In BMC plant biology
BACKGROUND : Plant-produced specialised metabolites are a powerful part of a plant's first line of defence against herbivorous insects, bacteria and fungi. Wild ancestors of present-day cultivated tomato produce a plethora of acylsugars in their type-I/IV trichomes and volatiles in their type-VI trichomes that have a potential role in plant resistance against insects. However, metabolic profiles are often complex mixtures making identification of the functionally interesting metabolites challenging. Here, we aimed to identify specialised metabolites from a wide range of wild tomato genotypes that could explain resistance to vector insects whitefly (Bemisia tabaci) and Western flower thrips (Frankliniella occidentalis). We evaluated plant resistance, determined trichome density and obtained metabolite profiles of the glandular trichomes by LC-MS (acylsugars) and GC-MS (volatiles). Using a customised Random Forest learning algorithm, we determined the contribution of specific specialised metabolites to the resistance phenotypes observed.
RESULTS : The selected wild tomato accessions showed different levels of resistance to both whiteflies and thrips. Accessions resistant to one insect can be susceptible to another. Glandular trichome density is not necessarily a good predictor for plant resistance although the density of type-I/IV trichomes, related to the production of acylsugars, appears to correlate with whitefly resistance. For type VI-trichomes, however, it seems resistance is determined by the specific content of the glands. There is a strong qualitative and quantitative variation in the metabolite profiles between different accessions, even when they are from the same species. Out of 76 acylsugars found, the random forest algorithm linked two acylsugars (S3:15 and S3:21) to whitefly resistance, but none to thrips resistance. Out of 86 volatiles detected, the sesquiterpene α-humulene was linked to whitefly susceptible accessions instead. The algorithm did not link any specific metabolite to resistance against thrips, but monoterpenes α-phellandrene, α-terpinene and β-phellandrene/D-limonene were significantly associated with susceptible tomato accessions.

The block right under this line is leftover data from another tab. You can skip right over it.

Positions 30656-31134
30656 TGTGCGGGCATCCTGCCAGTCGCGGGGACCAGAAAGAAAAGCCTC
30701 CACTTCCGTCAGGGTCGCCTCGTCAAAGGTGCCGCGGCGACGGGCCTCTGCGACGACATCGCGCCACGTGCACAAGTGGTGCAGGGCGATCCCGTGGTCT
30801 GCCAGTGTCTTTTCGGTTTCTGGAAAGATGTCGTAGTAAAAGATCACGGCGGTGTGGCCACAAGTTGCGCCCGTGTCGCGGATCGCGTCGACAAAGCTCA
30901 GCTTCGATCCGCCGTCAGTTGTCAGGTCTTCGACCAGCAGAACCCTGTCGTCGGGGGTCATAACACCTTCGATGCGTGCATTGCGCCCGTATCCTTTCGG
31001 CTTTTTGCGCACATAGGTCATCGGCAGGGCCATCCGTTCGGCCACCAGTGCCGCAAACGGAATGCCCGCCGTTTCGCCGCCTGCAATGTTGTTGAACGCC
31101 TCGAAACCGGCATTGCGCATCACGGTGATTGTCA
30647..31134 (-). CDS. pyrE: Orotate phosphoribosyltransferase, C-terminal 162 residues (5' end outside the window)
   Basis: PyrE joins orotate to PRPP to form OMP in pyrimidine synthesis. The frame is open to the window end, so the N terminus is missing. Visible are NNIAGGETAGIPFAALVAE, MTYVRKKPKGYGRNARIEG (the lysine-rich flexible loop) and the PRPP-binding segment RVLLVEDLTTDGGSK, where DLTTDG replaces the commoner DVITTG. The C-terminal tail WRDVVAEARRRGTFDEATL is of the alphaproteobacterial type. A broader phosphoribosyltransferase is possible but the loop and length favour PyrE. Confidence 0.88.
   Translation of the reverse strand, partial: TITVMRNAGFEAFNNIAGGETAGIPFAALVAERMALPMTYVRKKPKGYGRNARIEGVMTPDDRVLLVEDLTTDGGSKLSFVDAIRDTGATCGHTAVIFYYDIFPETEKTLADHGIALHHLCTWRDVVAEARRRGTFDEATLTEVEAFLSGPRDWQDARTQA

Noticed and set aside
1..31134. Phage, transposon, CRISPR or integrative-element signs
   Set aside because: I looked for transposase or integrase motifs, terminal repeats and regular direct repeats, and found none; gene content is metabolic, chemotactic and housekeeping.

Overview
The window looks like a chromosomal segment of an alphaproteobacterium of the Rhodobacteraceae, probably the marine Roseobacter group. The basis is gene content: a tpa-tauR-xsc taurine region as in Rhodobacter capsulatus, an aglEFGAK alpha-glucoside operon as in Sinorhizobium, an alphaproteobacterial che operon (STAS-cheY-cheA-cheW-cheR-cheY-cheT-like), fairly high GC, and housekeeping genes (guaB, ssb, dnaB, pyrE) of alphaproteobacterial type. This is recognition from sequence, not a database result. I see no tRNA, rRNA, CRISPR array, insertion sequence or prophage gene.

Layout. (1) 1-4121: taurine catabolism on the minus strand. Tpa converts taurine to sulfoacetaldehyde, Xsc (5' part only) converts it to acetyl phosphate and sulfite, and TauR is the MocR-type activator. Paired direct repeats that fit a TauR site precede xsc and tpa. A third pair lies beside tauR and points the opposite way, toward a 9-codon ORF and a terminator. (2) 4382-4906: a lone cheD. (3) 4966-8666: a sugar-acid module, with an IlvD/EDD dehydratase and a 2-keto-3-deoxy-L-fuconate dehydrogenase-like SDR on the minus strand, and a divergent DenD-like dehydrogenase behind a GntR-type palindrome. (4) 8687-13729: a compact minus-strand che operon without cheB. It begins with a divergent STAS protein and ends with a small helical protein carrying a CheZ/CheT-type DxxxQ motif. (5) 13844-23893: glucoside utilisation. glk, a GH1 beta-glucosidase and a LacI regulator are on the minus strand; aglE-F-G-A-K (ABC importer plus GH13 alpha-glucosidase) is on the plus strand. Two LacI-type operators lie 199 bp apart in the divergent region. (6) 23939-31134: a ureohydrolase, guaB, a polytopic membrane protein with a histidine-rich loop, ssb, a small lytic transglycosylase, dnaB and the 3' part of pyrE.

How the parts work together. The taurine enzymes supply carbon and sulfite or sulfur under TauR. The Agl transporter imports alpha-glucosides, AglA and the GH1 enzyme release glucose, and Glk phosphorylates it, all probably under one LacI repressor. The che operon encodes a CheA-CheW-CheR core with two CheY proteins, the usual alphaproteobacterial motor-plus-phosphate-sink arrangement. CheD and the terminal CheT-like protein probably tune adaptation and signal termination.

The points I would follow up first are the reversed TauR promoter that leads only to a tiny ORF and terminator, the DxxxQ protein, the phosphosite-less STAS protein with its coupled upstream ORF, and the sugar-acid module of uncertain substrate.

CONCLUSIONS : Whiteflies and thrips are distinctly targeted by certain specialised metabolites found in wild tomatoes. The machine learning approach presented helped to identify features with efficacy toward the insect species studied. These acylsugar metabolites can be targets for breeding efforts towards the selection of insect-resistant cultivars.
Kortbeek Ruy W J, Galland Marc D, Muras Aleksandra, van der Kloet Frans M, André Bart, Heilijgers Maurice, van Hijum Sacha A F T, Haring Michel A, Schuurink Robert C, Bleeker Petra M
Acylsugars, Insect resistance, Random forest, Specialised metabolites, Thrips, Tomato, Trichomes, Volatiles, Whitefly